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Messages - KyleSTL

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Lenses / Re: IS Versions of the 50mm, 85mm & 135mm Coming? [CR1]
« on: November 27, 2013, 01:24:35 PM »
If the "Year of the Lens" turns out to be just slapping IS on some existing lenses, I will be highly disappointed.

Um, have you seen the 35mm IS versus the old 35mm f/2?: TDP Link
Or versus even the 35mm f/1.4L (at f/2): TDP Link

You can't tell me that lens is not impressive considering its size and price.  I know its not nearly as impressive as the Sigma 35mm f/1.4 Art, but it's also much smaller and costs half as much.  On paper it is the most hand-holdable lens ever made (using the 1/FL rule of thumb, a sharp picture could be had at 1/2 to 1/2.5 sec).

The 24mm IS and 28mm IS are just as good, and I, for one, welcome our new higher-quality non-L lenses.  I think I'll probably pick up the 50mm when it is released.  I wasn't happy with the 50mm 1.8II or 50mm 1.8 I, and I think the focusing definitely needs improvement on the 50mm 1.4 (especially when used with a focusing system like the 5D Mark I).

Lenses / Re: Lots of New Lenses Coming in 2014 [CR2]
« on: November 25, 2013, 10:00:40 PM »
Second, more recent Ring USM lenses (once attached to an enabled body) are capable of the same precision & speed of screw-type STM, so while older USM lenses may need to be upgraded newer ones should work fine with DPAF.

I think the question is whether they can be as graceful at starting and stopping their refocus as the STMs.  For video, speed of focus is secondary to smoothness.
And noise as well. From everything I've heard, STM is quieter than USM (even the newest USM lenses like 24, 28 and 35mm IS primes). Feel free to correct me if I'm wrong.

EOS Bodies / Re: New EOS-1 in 2014 [CR1]
« on: November 25, 2013, 04:53:55 PM »
You also seem to think that the original 1Ds DSLR was un-innovative. It was the first FF DSLR!
Unfortunately incorrect -

Contax N Digital - July 2000
Kodak DCS Pro 14n - Sept 2002
Canon 1Ds - Sept 2002
Kodak DCS Pro SLR/n - Feb 2004
Kodak DCS Pro SLR/c - Mar 2004
Canon 1Ds Mark II - Sept 2004
Canon 5D - August 2005
Canon 1Ds Mark III - Aug 2007
Nikon D3 - Aug 2007
Nikon D700 - Jul 2008
Sony DSLR-A900 - Sept 2008

If you were to say the first FF DSLR by a company that is still in business, or the first FF DSLR that was commerically viable then you would be correct (Contax was a total flop, and Kodak didn't survive long either, despite adopting cameras with both Nikon and Canon lens mounts).

Lenses / Re: Lots of New Lenses Coming in 2014 [CR2]
« on: November 25, 2013, 03:52:17 PM »

There is only one EF lens with STM (the 40mm f/2.8 STM along side the 3 EF-S and 3 EF-M STM lenses).  When they release a full frame camera that utilizes DPAF (IMO less than 18 months from now) they will be in desperate need of a whole range of EF lenses to go along with the advanced movie AF.  I say 2 or 3 lenses next year will be FF and have STM motors.  If they want to make their cinema customers euphoric they will make said lenses parfocal and with very little focus breathing (unlikely, as I'm sure they want to protect their Cinema line of cameras and lenses).  I know one of the big drawbacks of the 40mm f/2.8 STM for movie making is the fact that it has so much focus breathing (a function of its pancake design).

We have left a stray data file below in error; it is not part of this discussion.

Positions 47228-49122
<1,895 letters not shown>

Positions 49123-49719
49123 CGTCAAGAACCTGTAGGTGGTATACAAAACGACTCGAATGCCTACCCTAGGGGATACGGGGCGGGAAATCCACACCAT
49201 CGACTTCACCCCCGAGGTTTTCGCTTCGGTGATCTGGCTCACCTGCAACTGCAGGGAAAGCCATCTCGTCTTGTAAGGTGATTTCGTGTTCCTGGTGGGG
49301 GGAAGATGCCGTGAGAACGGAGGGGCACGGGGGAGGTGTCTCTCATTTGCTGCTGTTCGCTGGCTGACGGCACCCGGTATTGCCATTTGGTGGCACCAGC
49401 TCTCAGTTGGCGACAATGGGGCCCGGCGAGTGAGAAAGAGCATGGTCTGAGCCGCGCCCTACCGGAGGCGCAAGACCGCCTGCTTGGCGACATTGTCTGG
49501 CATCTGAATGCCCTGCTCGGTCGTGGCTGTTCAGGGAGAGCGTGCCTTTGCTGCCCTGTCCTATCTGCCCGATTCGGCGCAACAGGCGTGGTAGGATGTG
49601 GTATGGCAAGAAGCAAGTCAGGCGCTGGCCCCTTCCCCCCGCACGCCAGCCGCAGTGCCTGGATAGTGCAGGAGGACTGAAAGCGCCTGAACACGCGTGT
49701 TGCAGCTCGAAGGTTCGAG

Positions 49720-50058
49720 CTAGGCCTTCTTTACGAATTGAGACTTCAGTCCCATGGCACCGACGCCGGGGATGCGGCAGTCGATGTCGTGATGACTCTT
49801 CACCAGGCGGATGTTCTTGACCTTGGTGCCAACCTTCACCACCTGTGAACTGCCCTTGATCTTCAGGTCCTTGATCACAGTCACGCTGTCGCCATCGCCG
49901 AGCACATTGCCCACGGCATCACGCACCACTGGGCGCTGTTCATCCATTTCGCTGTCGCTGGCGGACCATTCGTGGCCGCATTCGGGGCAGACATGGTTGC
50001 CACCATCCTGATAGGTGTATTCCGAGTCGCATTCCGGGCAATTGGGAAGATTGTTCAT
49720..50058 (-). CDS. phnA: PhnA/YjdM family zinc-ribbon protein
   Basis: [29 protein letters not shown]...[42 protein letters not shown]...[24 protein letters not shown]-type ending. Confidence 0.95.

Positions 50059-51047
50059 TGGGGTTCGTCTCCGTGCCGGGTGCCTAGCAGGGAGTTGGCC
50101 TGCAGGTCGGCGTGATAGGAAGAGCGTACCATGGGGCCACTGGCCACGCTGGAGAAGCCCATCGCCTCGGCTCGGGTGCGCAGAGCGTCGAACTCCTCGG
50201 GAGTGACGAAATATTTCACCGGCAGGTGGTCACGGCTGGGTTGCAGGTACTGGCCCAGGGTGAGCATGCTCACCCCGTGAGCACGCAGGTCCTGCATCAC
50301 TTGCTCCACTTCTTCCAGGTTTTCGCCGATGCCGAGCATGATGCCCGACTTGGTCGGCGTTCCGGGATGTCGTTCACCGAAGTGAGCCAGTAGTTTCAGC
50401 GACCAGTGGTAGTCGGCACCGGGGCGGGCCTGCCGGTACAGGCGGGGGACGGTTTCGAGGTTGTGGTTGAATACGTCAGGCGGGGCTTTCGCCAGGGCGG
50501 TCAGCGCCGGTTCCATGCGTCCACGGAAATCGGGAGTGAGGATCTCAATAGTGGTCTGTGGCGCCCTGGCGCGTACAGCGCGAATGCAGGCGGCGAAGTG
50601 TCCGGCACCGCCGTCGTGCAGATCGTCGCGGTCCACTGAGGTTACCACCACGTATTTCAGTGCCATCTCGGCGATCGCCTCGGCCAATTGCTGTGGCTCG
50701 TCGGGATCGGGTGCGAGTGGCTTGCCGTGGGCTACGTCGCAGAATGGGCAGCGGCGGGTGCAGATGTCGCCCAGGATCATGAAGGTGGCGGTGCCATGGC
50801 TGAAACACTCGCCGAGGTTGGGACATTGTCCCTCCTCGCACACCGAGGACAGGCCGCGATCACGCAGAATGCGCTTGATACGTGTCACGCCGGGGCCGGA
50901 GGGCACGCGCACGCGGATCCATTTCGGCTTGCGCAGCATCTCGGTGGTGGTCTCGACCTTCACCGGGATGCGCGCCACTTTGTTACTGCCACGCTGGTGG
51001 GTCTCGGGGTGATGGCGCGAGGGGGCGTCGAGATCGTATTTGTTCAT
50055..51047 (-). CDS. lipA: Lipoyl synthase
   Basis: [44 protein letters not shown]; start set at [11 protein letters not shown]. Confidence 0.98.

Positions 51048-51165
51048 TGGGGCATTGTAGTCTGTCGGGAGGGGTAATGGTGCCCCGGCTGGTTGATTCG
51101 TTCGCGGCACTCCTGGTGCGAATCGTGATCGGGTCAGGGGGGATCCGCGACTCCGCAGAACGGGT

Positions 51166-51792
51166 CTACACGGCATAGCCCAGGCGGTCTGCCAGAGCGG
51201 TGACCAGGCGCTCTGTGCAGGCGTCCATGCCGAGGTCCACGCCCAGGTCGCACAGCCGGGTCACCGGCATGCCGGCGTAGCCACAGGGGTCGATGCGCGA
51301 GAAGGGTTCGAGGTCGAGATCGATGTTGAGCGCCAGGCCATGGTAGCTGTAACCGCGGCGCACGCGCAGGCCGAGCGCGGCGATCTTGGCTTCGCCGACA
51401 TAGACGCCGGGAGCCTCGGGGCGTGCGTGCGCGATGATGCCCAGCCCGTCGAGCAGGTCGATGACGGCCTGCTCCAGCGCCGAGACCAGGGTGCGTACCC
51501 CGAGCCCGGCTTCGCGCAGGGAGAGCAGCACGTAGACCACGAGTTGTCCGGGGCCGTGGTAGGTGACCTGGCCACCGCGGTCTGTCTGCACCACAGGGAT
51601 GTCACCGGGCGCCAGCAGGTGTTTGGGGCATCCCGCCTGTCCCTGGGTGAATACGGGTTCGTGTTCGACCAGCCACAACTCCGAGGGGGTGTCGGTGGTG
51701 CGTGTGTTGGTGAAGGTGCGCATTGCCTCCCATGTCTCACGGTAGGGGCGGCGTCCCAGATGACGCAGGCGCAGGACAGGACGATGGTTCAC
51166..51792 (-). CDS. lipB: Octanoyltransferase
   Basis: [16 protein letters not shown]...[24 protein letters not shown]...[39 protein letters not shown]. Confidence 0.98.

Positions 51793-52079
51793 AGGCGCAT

EOS Bodies / Re: New EOS-1 in 2014 [CR1]
« on: November 21, 2013, 05:48:06 PM »
Interesting is NIKON who first went into the battle not with CANON but with MF cameras in general. Now Canon lost a competition and no one can't ever tell me that they don't have the MEGA pixels since 2002....
Are you saying Canon has never had the megapixel crown since 2002 (excluding MF competition)?  Because that is an outright lie.

1994 - Kodak DCS420 - 2MP
1995 - Kodak DCS460 - 6MP
2002 - Kodak DCS Pro 14n - 14MP (released just prior to Canon 1Ds, 11MP; Nikon's 12MP D2X came in 2004)
2004 - Canon 1Ds Mark II - 16MP
2007 - Canon 1Ds Mark III - 21MP (followed by Canon 5D Mark II in 2008)
2008 - Sony A900 - 24MP (followed by 24MP Nikon D3X in late 2008, and Sony A850 in 2009)
2012 - Nikon D800/D800E - 36MP (followed by Sony A7R in 2013)
2013 - Nokia Lumia 1020 - 41MP (I know, rediculous inclusion - facts remain)

Canon had the highest resolution sensor for a solid 4 years until Sony came out with it's 24MP FF sensor. 

Leaderboard (for those keeping score):
   Kodak - 10 years
   Nikon - 6 years and counting (4 shared jointly with Sony, Nokia excluded)
   Canon - 4 years
   Sony - 4 years and counting

EOS Bodies / Re: New EOS-1 in 2014 [CR1]
« on: November 20, 2013, 01:12:59 PM »
When someone attacks a Canon body, you always resort to raw sales. That'S not very interesting.

The point of citing sales figures is that profit is the primary driver for publicly-traded companies like Canon and Nikon, and what they care about is developing products that will sell well and provide a return on investment, not products that will please a minority segment of the market that happens to be very vocal on internet forums.